van Loon, L. J & Gibala, MJ. (2011). Dietary protein to support muscle hypertrophy. Nestle Nutrition Workshop Series: Pediatric Program,69 79-95. Switzerland: S. Karger AG. Retrieved from https://doi.org/10.1159/000329287
Intact protein, protein hydrolysates, and free amino acids are popular ingredients in contemporary sports nutrition, and have been suggested to augment post-exercise recovery. Protein and/or amino acid ingestion stimulates skeletal muscle protein synthesis, inhibits protein breakdown and, as such, stimulates muscle protein accretion following resistance and endurance type exercise. This has been suggested to lead to a greater adaptive response to each successive exercise bout, resulting in more effective muscle reconditioning. Despite limited evidence, some basic guidelines can be defined regarding the preferred type, amount, and timing of dietary protein that should be ingested to maximize post-exercise muscle protein accretion. Whey protein seems most effective in stimulating muscle protein synthesis during acute post-exercise recovery. This is likely attributable to its rapid digestion and absorption kinetics and specific amino acid composition. Ingestion of approximately 20 g protein during and/or immediately after exercise is sufficient to maximize post-exercise muscle protein synthesis rates. Coingestion of a large amount of carbohydrate or free leucine is not warranted to further augment post- exercise muscle protein synthesis when ample protein is already ingested. Future research should focus on the relevance of the acute anabolic response following exercise to optimize the skeletal muscle adaptive response to exercise training.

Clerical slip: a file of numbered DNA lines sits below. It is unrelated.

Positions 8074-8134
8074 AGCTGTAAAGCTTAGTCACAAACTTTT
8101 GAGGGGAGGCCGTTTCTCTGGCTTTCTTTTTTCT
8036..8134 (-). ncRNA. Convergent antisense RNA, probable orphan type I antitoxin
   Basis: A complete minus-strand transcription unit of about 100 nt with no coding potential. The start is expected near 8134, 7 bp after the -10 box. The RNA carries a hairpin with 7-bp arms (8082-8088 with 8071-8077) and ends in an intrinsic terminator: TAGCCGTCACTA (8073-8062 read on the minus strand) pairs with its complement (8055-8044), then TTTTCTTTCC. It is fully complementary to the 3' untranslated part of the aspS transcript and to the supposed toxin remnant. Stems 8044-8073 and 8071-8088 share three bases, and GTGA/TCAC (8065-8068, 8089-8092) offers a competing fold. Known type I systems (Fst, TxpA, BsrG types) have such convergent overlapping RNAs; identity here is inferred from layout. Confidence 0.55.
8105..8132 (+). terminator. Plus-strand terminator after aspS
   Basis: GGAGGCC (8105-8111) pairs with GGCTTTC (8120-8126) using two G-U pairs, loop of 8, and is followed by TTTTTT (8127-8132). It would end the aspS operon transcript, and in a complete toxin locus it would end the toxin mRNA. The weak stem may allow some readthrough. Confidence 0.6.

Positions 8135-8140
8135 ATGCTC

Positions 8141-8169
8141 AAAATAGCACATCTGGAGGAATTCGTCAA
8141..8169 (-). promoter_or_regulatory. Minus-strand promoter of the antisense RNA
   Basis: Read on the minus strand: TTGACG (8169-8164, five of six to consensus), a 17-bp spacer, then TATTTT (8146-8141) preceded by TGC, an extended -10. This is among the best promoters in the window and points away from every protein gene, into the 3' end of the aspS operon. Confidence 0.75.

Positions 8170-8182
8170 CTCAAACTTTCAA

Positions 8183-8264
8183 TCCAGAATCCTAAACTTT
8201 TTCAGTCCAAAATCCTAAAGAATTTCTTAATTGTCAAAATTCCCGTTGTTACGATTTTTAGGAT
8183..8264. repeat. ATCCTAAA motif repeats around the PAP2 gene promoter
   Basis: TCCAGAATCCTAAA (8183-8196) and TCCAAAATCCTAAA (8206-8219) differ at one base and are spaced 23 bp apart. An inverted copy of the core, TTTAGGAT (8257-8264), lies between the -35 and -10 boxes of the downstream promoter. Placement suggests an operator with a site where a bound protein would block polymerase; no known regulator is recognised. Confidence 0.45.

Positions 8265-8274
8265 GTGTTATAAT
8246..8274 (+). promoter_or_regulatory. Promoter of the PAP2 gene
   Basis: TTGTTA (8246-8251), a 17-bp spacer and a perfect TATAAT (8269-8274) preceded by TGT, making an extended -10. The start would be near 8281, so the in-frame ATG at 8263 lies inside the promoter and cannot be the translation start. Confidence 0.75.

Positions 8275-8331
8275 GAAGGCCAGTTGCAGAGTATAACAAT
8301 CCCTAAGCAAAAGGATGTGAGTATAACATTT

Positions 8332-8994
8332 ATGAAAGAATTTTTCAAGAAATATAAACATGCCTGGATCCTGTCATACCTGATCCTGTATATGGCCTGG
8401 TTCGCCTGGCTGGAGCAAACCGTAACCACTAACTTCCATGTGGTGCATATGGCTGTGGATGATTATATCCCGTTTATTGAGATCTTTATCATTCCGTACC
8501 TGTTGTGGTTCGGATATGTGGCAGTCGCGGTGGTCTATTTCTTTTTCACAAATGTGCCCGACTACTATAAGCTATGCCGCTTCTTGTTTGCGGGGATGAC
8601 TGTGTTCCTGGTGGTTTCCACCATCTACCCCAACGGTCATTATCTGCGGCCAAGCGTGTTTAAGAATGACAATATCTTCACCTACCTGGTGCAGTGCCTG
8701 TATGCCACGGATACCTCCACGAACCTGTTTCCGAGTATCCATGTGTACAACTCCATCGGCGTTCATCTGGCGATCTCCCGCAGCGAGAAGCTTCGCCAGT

Mary MacKillop Institute for Health Research
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